Compare, Comprise, Compose Lessons

Okay … time for a grammar person lesson here to make the blog title legitimate.

“Compare with” versus “Compare to”

You compare comparable data, objects, concepts, etc. with each other.
The intervention group showed significant improvement compared with the control group.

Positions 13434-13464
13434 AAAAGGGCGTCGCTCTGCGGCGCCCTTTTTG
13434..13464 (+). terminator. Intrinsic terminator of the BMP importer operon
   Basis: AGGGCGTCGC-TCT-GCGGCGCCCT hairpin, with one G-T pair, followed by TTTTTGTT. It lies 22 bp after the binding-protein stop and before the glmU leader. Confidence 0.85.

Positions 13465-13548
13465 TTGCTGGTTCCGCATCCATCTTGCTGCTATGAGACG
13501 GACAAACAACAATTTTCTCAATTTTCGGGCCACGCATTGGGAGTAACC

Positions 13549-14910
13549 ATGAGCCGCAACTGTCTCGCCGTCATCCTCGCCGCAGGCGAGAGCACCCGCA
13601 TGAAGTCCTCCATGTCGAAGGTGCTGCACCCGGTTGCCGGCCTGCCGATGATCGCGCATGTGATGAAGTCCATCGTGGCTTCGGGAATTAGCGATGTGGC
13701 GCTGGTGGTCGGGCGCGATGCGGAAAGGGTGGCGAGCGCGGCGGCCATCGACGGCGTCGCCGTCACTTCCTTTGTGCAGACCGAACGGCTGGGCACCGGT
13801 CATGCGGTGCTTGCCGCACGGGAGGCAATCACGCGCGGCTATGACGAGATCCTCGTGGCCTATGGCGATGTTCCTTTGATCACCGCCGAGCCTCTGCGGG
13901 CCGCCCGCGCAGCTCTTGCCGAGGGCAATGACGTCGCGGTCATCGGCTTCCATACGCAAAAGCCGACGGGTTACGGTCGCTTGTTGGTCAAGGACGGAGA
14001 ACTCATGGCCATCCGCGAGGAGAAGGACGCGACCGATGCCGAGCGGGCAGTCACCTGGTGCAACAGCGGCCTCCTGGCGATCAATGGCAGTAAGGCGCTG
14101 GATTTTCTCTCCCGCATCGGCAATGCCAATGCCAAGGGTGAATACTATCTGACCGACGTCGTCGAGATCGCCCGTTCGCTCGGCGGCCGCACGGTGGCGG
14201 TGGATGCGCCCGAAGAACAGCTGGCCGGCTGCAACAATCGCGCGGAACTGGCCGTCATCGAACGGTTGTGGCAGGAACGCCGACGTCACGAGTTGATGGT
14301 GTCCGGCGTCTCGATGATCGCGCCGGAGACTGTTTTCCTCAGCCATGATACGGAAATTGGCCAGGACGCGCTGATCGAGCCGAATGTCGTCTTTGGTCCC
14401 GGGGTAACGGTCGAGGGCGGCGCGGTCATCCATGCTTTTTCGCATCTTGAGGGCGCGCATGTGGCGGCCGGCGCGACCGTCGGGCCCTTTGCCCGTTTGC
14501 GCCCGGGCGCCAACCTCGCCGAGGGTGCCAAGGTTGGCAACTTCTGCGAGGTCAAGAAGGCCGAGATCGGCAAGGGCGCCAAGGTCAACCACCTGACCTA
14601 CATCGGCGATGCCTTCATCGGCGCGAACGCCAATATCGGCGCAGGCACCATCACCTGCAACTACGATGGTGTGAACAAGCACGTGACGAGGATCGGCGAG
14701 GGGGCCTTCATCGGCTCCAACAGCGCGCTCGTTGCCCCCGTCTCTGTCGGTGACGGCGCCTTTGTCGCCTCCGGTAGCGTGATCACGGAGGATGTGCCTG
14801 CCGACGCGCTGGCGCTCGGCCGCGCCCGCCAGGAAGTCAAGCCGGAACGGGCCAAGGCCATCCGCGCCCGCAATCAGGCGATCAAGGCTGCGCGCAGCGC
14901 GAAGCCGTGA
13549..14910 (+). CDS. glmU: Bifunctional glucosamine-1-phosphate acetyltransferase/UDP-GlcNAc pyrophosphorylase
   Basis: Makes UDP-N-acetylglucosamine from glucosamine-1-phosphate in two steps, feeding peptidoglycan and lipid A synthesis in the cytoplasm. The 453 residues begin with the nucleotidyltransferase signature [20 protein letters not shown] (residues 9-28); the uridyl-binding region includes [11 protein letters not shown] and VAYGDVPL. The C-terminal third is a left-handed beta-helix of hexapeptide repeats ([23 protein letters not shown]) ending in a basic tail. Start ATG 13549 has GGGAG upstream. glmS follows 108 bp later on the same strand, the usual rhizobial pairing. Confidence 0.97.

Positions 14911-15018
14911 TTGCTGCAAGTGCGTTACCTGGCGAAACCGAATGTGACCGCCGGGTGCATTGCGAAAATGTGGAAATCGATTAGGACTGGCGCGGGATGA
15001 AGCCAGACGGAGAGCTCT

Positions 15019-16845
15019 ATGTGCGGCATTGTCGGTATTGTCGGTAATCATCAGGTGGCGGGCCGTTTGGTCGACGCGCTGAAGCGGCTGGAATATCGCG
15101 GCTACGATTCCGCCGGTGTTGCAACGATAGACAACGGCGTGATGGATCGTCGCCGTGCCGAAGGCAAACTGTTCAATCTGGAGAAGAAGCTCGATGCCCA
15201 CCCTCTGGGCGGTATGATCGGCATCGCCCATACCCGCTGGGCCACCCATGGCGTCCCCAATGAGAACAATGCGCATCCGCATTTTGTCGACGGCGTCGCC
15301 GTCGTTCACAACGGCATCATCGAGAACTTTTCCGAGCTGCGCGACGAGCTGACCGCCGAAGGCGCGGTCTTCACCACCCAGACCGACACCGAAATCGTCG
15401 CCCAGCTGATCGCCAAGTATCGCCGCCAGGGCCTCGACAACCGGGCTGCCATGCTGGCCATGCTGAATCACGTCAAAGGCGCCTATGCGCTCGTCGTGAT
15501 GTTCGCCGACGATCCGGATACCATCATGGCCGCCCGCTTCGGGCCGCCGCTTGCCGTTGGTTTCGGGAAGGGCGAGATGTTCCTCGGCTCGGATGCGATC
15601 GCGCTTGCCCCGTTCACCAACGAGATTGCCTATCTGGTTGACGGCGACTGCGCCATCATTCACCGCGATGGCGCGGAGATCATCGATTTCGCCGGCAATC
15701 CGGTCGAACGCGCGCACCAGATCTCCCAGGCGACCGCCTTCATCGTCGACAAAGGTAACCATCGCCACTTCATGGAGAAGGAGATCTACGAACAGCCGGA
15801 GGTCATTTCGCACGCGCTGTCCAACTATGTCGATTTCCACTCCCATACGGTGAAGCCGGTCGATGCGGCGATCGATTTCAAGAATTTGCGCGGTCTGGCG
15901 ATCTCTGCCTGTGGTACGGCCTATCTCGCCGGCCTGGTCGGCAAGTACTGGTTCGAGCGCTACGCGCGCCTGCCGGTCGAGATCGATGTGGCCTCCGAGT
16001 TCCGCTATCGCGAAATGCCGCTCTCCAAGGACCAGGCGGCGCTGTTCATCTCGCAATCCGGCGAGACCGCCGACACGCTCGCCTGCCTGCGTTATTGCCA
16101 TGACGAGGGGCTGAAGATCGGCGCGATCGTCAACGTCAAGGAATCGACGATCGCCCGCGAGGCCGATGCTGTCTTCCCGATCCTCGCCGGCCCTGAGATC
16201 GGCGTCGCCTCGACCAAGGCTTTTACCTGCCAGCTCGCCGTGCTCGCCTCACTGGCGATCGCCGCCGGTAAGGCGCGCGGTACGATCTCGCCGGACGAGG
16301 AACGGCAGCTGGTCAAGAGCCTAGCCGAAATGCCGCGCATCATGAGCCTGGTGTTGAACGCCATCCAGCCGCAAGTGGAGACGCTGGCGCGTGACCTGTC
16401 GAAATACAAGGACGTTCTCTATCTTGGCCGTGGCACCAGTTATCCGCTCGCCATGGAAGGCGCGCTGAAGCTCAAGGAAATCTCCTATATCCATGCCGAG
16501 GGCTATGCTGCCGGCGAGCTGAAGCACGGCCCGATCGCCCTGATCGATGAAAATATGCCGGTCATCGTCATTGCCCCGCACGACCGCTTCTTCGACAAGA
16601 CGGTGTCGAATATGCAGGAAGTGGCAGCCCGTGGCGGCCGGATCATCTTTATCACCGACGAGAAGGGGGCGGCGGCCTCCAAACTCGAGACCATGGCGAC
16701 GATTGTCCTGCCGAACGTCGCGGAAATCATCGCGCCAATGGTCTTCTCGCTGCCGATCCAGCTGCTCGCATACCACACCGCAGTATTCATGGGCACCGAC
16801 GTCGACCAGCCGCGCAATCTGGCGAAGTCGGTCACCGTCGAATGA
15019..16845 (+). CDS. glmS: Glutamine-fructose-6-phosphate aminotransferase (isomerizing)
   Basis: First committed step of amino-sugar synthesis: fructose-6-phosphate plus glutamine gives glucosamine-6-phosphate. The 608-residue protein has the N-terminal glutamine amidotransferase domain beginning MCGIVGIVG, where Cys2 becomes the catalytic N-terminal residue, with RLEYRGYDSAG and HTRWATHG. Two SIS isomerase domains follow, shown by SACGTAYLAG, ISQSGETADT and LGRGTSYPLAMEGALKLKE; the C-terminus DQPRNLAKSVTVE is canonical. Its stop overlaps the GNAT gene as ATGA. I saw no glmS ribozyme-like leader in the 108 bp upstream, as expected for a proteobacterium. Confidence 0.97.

You compare incomparable items to each other, as in a simile or metaphor.
“Shall I compare thee to a summer’s day?” (Shakespeare)

“Comprise” versus “Compose”

A whole comprises (includes) many pieces. Alternatively, a whole is composed of (made up of) many pieces … but never, ever “comprised of”. Take-home message: never use “of” with “comprise”.

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